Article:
If you do find out that making such a jump is possible, or even actively encouraged in your company, you might want to look into recruiting a sales manager as a mentor early on in your process. Find out who the top SE people in your company are, and why they are considered to be tops. It probably won't be their vast product knowledge, and deep technical skills, so much as it is their ability to lead customer technical people into being recommend/referral sources and decision influencers, and perhaps, to be great at collecting and feeding back deep objections and competitive information, from customer technical personnel. Really valuable SEs are great at providing second channel sales intelligence early to midway in a sales cycle, and are often the ones to identify key informal decision influences in an organization, since clients don't readily perceive SEs as being strategic members of the sales team. But the good ones always are. So, you want to emulate the most successful SEs in your company, as identified by your sales manager/mentor, and learn from them how they interact with your sales people, and more importantly, how they contribute, beyond pure product knowledge and technical SE responsibilities, to the overall sales effort.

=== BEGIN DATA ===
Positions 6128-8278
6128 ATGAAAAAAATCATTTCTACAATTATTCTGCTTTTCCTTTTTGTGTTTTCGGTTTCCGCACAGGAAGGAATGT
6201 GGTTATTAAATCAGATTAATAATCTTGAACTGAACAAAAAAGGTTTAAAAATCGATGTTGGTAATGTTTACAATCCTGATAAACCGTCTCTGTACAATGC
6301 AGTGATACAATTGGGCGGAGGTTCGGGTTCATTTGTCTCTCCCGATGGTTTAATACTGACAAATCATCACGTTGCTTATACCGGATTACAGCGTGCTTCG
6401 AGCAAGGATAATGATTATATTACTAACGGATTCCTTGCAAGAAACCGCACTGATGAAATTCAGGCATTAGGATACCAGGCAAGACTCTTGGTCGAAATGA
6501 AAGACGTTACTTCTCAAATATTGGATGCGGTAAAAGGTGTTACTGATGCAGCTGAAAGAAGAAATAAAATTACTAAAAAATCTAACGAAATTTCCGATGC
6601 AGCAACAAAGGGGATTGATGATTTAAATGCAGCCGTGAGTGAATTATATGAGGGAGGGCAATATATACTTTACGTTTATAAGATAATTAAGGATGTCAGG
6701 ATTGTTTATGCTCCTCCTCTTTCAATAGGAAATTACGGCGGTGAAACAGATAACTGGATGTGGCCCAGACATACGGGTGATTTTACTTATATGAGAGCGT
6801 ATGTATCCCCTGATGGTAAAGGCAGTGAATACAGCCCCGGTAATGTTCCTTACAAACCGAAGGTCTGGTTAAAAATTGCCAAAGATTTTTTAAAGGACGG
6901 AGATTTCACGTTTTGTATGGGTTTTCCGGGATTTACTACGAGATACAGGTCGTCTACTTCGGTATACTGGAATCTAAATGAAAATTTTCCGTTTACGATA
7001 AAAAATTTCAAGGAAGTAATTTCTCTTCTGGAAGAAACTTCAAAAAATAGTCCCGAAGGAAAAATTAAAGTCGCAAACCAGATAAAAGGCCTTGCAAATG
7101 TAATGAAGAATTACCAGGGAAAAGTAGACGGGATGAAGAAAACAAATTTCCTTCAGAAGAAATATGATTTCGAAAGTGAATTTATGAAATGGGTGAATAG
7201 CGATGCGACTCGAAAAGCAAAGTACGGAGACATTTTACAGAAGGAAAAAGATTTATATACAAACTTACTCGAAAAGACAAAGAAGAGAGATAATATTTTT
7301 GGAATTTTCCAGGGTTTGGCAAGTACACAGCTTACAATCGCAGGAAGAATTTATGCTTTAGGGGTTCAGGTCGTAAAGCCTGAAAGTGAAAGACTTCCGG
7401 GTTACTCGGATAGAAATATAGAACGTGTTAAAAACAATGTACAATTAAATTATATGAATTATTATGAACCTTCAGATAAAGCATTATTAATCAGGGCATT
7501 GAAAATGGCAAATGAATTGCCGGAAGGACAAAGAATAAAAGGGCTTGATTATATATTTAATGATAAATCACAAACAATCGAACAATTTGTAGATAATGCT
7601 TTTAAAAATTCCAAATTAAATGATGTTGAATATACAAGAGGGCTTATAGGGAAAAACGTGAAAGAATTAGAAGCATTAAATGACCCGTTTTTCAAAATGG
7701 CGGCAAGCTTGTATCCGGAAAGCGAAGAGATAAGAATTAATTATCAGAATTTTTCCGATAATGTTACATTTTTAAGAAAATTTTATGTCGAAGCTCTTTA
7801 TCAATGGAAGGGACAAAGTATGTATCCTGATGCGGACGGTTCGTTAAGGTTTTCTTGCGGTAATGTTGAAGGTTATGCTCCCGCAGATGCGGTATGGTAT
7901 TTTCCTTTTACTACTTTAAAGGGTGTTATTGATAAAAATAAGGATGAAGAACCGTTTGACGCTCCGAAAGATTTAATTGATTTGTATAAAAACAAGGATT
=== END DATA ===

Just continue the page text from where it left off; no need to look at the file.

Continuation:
posted by paulsc at 9:53 AM on March 4, 2010

Response by poster: Thanks, everyone.
This is all really good information to think about and I'll check out the books recommended.

As I mentioned, I am in a customer support role. I interface with customers, sales engineers and engineers daily, so am able to communicate to people with various capabilities. In my company, jumping around happens pretty regularly, so I think it's something I could do, which is why I've been thinking about it.

However, I don't spend much time with sales engineers/marketing folks while they're with customers and actually off doing their jobs, so that's the missing piece. And it seems (to me) that each have very different approaches, according to their varying personalities. So, I think I just need to bite the bullet and start some dialogues with folks.

Thanks again - you've given me a lot to think about.
posted by j at 7:41 PM on March 4, 2010